Pictured are Samaria Rice, the mother of slain 12-year-old Cleveland police shooting victim Tamir Rice, and Tamir Rice himself
CLEVELAND URBAN NEWS.COM-CLEVELAND, Ohio-The Cleveland NAACP is pretending to want the grand jury transcript as to the Tamir Rice Cleveland police fatal shooting to cover up that it has not and will not seek criminal charges against the White cops that killed the 12-year-old, data show. (Editor's note: The Cleveland NAACP is accused of harassing Black Cleveland activist Kathy Wray Coleman, also a local journalist who edits Cleveland Urban News.Com. A dues paying Cleveland NAACP member, Coleman says the harassment is routine and has been going on for years in retaliation for her writings and community activism. Other Black women, including a former Cleveland NAACP official and retired judge, have been demeaned by branch leaders, the retired judge of whom the branch president allegedly and allegedly wants to "go f--- herself.")
Samaria Rice, Tamir's mother, wants the cops that killed her 12-year-old son criminally charged, and the NAACP will not back her on the issue, the city settling a wrongful death and excessive force federal lawsuit last year for $6 million in an alleged effort to quiet the issue before the Republican National Convention, which was held last summer in Cleveland.
Greater Cleveland community activists support Rice's mother on the issue and say the NAACP is selling out on the matter.
"The NAACP should join us in demanding criminal charges against police," said longtime community activist Art McKoy of Black on Black Crime Inc.
Kathy Wray Coleman, an activist and a journalist who edit Cleveland Urban News.Com, Ohio's most read digital Black newspaper, agrees and says " the Cleveland NAACP is a fraud that has lost its focus and will not truly stand up for Black people against the White establishment when necessary."
Today (Jan 31, 2017), Cleveland NAACP president and vice president, Cleveland attorneys Michael Nelson Sr and James Hardiman, appeared for a hearing before Cuyahoga County Court of Common Pleas Judge Nancy McDonnell seeking parts of the Tamir Rice grand jury transcript, though it is unlikely that the transcript will be released since such grand jury proceedings, which are often corrupt against Black people, are secret per state law.
Hardiman and Nelson, however, do not want the state law changed to allow open grand jury proceedings and access to testify before a county grand jury hearing cases for possible indictments, the process now of which allows the county prosecutor to pick and choose the persons that testify, police of whom often get free reign to lie on Black people to influence indictments.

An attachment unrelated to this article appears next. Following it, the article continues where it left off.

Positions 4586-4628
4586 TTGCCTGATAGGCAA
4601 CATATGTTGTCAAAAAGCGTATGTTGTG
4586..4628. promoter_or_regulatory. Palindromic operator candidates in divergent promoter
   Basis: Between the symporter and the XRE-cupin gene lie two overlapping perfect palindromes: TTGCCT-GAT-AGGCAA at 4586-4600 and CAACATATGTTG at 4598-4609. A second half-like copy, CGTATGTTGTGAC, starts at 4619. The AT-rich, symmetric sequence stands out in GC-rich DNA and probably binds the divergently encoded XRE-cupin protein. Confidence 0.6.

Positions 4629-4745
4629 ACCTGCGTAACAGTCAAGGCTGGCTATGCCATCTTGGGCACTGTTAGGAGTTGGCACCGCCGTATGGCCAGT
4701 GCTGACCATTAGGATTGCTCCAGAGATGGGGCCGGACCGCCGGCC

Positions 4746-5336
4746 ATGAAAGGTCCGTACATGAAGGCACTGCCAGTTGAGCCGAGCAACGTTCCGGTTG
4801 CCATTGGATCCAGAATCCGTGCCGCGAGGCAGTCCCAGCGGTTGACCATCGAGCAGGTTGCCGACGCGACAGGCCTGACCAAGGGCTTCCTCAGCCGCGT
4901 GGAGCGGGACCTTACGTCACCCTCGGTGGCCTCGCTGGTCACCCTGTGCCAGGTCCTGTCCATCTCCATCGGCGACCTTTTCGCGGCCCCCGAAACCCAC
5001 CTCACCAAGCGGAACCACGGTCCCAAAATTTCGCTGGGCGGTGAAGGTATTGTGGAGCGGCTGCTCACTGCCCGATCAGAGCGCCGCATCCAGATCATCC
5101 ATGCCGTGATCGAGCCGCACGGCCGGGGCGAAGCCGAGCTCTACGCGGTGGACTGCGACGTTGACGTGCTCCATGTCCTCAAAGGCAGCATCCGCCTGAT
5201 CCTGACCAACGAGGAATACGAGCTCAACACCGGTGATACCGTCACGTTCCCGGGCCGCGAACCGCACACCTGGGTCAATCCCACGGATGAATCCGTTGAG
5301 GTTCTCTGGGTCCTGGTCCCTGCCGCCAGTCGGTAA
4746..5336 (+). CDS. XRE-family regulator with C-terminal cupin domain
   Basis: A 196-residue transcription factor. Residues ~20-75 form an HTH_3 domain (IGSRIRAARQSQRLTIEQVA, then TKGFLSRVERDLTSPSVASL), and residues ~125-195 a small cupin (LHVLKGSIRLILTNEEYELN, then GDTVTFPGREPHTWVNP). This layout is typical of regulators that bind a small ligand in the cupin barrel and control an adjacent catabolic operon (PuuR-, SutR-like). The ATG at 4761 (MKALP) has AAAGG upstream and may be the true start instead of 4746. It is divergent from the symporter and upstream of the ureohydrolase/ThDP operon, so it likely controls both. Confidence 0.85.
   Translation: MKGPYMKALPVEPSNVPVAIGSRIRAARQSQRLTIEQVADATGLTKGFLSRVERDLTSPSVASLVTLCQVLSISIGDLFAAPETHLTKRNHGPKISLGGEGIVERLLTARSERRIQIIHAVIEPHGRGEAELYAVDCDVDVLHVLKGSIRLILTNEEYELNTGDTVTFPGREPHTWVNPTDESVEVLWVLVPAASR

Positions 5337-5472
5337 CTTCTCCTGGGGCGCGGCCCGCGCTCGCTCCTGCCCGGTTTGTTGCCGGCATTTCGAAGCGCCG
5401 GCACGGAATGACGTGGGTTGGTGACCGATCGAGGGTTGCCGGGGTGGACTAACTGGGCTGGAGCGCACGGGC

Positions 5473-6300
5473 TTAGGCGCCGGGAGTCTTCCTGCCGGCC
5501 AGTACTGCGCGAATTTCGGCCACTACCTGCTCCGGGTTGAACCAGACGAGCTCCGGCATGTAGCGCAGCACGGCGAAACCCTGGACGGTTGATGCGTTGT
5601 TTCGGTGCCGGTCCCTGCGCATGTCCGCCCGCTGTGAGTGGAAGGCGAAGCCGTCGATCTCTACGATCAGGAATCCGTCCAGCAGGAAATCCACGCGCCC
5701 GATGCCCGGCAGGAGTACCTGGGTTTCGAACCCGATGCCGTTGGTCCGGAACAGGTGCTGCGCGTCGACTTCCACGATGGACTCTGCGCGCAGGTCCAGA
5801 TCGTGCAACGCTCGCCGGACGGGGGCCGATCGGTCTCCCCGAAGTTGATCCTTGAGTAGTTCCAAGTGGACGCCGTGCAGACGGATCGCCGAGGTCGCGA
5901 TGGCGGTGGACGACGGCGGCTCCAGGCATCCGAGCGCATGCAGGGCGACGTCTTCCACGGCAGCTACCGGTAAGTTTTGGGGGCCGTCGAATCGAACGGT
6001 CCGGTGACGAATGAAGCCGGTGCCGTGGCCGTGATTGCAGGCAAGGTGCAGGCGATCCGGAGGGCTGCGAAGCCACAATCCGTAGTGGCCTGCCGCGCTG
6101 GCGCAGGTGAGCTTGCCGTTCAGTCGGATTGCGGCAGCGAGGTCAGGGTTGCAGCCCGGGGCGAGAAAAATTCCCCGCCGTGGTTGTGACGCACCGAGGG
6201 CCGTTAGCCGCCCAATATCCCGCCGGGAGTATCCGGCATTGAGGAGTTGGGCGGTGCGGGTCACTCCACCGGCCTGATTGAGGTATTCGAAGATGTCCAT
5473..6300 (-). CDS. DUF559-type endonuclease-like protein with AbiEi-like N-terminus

The two White Cleveland police officers involved in the 2014 recreation park shooting of Tamir, who was carrying a toy gun, Timothy Loehmann, the shooter, and his partner, Frank Garmback, were not indicted by a county grand jury after former county prosecutor Tim McGinty lobbied the grand jury not to indict, a successful effort that contributed to his reelection loss last year to current county prosecutor Michael O'Malley.
Only McGinty's comments before the grand jury have been sought by the NAACP, which some say lends credence to the absence of any real effort to get data.
Witness testimony, also allegedly compromised by McGinty before the grand jury, is also pertinent, but Hardiman and Nelson say they do not want the testimony for public consumption, if their petition for the transcript is granted by Judge McDonnell.
It's all a scam, sources say, and the local Civil Rights organization for Black people has never wanted the cops at issue prosecuted, or any other Cleveland cops that erroneously gun down innocent Black people.
Hardiman and Nelson are on the take, say sources, and want monies for their law firms and favors from corrupt judges.
Hence, they must do exactly like they are told to do by establishment types, sources say.
Meanwhile, its president, Michael Nelson Sr., is being accused of harassing Black women and Black reporters while kissing up to White reporters at the Cleveland Plain Dealer Newspaper.
He allegedly said that former Cleveland NAACP officials and retired Ohio 8th District Court of Appeals judge Sara J. Harper, 90-years-old and who ran against Nelson for branch president in 2015, to " go f--- herself."
Nelson has also allegedly targeted Kathy Wray Coleman, a 24-year-journalist who trained for 17 years at the Call and Post Newspaper in Cleveland, Ohio, and a dues paying member of the Cleveland NAACP who interviewed former president Barack Obama one-on-one.
Coleman says she has been harassed by Cleveland NAACP officials for years.